The Torah commands us to circumcise our newborn sons on the eight day of their lives. This powerful ceremony celebrates new life, and also brings our sons into Judaism’s sacred covenant. Rabbi Kipnes and Rabbi Weisz can put you in touch with a Mohel (ritual circumciser), help the parents understand the ceremony, and co-officiate, along with the Mohel.
We celebrate the great blessing of a newborn daughter with a ceremony that brings her into the covenant, and confers upon her a Hebrew name. Rabbi Kipnes and Rabbi Weisz can help you think through and design this ceremony, which can take place either at home, or at the synagogue, on a Shabbat, or any day the Torah is read.
Bar/Bat Mitzvah students are moving from childhood to adulthood, from learning to be responsible to being responsible. As son or daughter of the commandments, the Bar/Bat Mitzvah commits him/herself to proud membership in our ancient people.
Rabbi Kipnes and Rabbi Weisz can help prepare for this wonderful, joyous occasion, by teaching the bride and groom the meaning of the ceremony, from Ketubah (marriage document), to Kiddushin (Engagement), to Huppah (Marriage Canopy), to Nissuin (marriage ceremony), to breaking the glass. The Rabbis also counsel, offering Jewish wisdom in preparation for a life dedicated to love and companionship. They work with the bride and groom in designing the ceremony, providing their knowledge and experience.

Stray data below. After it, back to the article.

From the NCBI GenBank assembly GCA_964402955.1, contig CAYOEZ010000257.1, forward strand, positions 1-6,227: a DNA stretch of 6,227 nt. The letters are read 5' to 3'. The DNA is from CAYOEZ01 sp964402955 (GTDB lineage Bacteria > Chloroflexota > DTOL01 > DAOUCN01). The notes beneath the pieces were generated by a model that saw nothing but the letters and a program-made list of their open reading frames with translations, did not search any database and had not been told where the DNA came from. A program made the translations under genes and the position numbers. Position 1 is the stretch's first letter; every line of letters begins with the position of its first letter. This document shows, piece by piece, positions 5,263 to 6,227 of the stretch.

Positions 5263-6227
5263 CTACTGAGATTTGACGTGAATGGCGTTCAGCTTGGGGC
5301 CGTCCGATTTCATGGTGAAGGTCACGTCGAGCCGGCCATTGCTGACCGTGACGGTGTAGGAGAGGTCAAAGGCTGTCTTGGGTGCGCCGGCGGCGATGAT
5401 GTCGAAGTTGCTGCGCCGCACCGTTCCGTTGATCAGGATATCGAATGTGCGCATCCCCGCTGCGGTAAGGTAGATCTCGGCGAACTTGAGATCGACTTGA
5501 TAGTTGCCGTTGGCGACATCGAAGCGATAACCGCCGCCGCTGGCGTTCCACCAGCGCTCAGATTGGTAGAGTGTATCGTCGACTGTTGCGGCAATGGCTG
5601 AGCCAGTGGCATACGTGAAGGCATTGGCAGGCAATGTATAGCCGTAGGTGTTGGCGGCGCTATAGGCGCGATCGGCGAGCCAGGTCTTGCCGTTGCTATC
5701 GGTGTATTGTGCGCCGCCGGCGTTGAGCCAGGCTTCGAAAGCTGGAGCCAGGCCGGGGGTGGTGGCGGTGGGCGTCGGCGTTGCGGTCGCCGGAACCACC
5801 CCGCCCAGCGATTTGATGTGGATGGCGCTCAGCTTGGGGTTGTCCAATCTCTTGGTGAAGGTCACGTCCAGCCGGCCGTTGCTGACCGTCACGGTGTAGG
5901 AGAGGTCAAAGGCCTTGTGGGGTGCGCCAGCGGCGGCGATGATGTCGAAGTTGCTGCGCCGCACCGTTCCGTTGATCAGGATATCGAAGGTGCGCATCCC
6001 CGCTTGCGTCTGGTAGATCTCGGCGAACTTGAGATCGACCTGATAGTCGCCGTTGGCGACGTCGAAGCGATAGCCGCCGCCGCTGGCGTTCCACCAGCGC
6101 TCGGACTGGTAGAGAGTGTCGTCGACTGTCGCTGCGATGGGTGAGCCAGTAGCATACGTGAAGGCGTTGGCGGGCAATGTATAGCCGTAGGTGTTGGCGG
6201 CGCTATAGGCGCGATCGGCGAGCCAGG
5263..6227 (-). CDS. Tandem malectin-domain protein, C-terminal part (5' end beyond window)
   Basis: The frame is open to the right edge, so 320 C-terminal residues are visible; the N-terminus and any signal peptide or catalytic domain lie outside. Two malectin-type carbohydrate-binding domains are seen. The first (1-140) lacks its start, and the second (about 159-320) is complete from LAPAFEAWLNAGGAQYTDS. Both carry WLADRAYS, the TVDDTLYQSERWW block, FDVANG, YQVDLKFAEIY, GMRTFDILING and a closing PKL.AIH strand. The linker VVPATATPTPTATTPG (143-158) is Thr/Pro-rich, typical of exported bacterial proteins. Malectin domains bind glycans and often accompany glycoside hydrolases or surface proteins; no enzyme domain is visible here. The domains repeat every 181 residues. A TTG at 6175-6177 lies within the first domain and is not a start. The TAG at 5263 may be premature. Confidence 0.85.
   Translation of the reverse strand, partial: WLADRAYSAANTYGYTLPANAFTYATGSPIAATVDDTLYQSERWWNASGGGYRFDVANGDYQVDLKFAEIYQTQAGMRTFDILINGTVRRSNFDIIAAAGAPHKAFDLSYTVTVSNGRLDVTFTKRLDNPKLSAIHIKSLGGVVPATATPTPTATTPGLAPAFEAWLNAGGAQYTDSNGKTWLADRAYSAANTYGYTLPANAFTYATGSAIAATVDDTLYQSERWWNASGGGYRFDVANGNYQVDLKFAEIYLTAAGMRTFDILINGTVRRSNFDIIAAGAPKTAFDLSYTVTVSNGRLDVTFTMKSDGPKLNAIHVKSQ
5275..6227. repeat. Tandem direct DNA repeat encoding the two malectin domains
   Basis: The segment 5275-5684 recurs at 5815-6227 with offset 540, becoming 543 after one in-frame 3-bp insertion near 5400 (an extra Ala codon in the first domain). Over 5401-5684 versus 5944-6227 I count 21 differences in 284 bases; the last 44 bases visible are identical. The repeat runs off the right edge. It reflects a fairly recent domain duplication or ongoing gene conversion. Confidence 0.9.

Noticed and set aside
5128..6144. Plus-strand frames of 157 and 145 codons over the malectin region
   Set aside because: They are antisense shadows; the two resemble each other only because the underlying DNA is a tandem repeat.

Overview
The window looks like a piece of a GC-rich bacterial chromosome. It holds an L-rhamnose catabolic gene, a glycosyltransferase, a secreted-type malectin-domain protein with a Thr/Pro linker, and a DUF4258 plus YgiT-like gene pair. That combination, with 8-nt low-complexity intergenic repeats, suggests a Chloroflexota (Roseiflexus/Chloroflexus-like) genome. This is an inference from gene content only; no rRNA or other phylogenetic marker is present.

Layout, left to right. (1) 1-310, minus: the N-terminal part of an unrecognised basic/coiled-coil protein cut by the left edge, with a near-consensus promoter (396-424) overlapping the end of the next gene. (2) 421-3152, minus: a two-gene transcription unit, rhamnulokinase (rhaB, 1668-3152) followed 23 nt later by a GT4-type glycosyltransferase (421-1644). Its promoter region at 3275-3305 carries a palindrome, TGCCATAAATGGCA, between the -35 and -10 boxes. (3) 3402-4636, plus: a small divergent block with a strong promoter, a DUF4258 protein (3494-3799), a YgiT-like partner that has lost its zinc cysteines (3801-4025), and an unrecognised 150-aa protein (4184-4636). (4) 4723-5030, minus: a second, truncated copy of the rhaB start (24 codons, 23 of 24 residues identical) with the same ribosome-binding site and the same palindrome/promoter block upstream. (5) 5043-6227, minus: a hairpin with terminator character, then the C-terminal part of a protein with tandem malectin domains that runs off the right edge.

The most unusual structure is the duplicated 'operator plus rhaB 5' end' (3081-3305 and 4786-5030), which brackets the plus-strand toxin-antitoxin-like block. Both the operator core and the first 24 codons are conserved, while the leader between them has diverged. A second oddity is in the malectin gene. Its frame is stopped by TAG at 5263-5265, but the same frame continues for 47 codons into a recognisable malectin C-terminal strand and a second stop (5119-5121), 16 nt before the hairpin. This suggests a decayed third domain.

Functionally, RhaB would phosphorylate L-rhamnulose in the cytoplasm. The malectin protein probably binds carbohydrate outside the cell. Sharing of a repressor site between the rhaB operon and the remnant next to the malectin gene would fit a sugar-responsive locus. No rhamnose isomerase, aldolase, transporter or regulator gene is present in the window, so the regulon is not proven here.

Our tradition offers several powerful end of life rituals – Kriah (tearing of a garment), Levayah (funeral procession), Hesped (eulogy), Kevurah (burial) and Shivah (seven days of mourning). Rabbi Kipnes and Rabbi Weisz will instruct families on these and other rituals. They will also perform the funeral ceremony, and help families understand and implement other meaningful Jewish mourning practices.